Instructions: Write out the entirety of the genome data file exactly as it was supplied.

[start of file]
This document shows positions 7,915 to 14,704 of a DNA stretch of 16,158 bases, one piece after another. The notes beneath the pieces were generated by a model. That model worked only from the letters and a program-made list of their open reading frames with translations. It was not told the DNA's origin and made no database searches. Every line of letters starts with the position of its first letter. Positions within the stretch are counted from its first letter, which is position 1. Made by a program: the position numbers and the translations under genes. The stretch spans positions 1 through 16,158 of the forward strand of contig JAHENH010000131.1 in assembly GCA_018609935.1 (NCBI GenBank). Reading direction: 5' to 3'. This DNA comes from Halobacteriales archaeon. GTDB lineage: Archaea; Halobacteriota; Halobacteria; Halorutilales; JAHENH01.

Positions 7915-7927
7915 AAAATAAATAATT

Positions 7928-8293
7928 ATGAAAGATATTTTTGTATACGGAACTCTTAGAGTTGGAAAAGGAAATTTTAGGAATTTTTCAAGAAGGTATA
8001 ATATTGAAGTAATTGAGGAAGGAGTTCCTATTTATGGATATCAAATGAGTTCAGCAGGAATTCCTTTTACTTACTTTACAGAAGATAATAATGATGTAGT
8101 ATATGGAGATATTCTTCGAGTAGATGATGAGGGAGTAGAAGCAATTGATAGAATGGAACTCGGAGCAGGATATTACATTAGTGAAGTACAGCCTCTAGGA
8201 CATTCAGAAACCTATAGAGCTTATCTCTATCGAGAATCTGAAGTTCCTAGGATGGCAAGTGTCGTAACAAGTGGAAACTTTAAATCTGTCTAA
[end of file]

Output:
This document shows positions 7,915 to 14,704 of a DNA stretch of 16,158 bases, one piece after another. The notes beneath the pieces were generated by a model. That model worked only from the letters and a program-made list of their open reading frames with translations. It was not told the DNA's origin and made no database searches. Every line of letters starts with the position of its first letter. Positions within the stretch are counted from its first letter, which is position 1. Made by a program: the position numbers and the translations under genes. The stretch spans positions 1 through 16,158 of the forward strand of contig JAHENH010000131.1 in assembly GCA_018609935.1 (NCBI GenBank). Reading direction: 5' to 3'. This DNA comes from Halobacteriales archaeon. GTDB lineage: Archaea; Halobacteriota; Halobacteria; Halorutilales; JAHENH01.

Positions 7915-7927
7915 AAAATAAATAATT

Positions 7928-8293
7928 ATGAAAGATATTTTTGTATACGGAACTCTTAGAGTTGGAAAAGGAAATTTTAGGAATTTTTCAAGAAGGTATA
8001 ATATTGAAGTAATTGAGGAAGGAGTTCCTATTTATGGATATCAAATGAGTTCAGCAGGAATTCCTTTTACTTACTTTACAGAAGATAATAATGATGTAGT
8101 ATATGGAGATATTCTTCGAGTAGATGATGAGGGAGTAGAAGCAATTGATAGAATGGAACTCGGAGCAGGATATTACATTAGTGAAGTACAGCCTCTAGGA
8201 CATTCAGAAACCTATAGAGCTTATCTCTATCGAGAATCTGAAGTTCCTAGGATGGCAAGTGTCGTAACAAGTGGAAACTTTAAATCTGTCTAA